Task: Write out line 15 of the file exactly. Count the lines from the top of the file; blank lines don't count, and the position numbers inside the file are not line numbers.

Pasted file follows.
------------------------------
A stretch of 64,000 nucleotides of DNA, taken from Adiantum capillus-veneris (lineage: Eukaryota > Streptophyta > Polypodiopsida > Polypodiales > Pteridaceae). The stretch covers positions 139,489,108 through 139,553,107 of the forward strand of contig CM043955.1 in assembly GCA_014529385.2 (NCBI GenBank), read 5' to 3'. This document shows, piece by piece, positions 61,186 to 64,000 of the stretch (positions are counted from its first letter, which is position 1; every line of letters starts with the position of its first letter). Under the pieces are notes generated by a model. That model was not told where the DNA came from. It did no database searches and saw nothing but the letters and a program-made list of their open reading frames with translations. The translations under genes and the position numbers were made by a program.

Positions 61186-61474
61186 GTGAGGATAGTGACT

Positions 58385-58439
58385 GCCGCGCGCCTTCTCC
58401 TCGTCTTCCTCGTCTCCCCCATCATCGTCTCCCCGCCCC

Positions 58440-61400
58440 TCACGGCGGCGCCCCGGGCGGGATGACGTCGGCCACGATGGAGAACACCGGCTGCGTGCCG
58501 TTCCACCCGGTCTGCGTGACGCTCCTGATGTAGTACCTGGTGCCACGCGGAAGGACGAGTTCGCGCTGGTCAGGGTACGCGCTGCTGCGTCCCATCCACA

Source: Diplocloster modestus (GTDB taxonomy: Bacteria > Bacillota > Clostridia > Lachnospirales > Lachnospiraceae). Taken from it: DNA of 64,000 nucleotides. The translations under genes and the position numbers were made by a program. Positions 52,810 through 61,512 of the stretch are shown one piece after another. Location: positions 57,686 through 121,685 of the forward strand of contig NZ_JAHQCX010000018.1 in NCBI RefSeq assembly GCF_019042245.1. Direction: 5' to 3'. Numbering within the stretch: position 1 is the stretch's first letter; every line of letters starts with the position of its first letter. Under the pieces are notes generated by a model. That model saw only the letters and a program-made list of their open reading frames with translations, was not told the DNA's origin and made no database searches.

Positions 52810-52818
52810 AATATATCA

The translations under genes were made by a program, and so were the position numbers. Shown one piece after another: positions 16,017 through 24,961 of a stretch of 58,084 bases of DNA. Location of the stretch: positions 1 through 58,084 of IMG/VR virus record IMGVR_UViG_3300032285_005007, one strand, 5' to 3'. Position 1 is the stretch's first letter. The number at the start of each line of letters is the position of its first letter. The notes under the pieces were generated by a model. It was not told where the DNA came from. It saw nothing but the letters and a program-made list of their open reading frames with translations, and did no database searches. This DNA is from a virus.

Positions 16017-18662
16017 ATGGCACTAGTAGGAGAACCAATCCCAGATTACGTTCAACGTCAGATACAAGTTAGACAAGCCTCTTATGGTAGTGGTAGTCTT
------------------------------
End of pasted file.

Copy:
16017 ATGGCACTAGTAGGAGAACCAATCCCAGATTACGTTCAACGTCAGATACAAGTTAGACAAGCCTCTTATGGTAGTGGTAGTCTT